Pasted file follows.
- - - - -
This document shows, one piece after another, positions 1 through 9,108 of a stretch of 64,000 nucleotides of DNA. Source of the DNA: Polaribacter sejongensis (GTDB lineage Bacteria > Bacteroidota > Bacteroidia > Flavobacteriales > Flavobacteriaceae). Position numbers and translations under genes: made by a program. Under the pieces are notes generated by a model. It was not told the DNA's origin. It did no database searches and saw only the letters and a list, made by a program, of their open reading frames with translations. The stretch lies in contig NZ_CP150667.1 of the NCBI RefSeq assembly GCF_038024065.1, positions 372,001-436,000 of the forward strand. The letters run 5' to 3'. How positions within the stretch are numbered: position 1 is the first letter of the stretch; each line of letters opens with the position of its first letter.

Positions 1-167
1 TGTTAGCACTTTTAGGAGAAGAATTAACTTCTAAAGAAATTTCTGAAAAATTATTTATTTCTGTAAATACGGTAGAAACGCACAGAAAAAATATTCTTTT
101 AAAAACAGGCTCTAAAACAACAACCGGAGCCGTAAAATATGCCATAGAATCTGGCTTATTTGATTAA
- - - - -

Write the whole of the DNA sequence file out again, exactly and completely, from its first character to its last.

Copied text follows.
This document shows, one piece after another, positions 1 through 9,108 of a stretch of 64,000 nucleotides of DNA. Source of the DNA: Polaribacter sejongensis (GTDB lineage Bacteria > Bacteroidota > Bacteroidia > Flavobacteriales > Flavobacteriaceae). Position numbers and translations under genes: made by a program. Under the pieces are notes generated by a model. It was not told the DNA's origin. It did no database searches and saw only the letters and a list, made by a program, of their open reading frames with translations. The stretch lies in contig NZ_CP150667.1 of the NCBI RefSeq assembly GCF_038024065.1, positions 372,001-436,000 of the forward strand. The letters run 5' to 3'. How positions within the stretch are numbered: position 1 is the first letter of the stretch; each line of letters opens with the position of its first letter.

Positions 1-167
1 TGTTAGCACTTTTAGGAGAAGAATTAACTTCTAAAGAAATTTCTGAAAAATTATTTATTTCTGTAAATACGGTAGAAACGCACAGAAAAAATATTCTTTT
101 AAAAACAGGCTCTAAAACAACAACCGGAGCCGTAAAATATGCCATAGAATCTGGCTTATTTGATTAA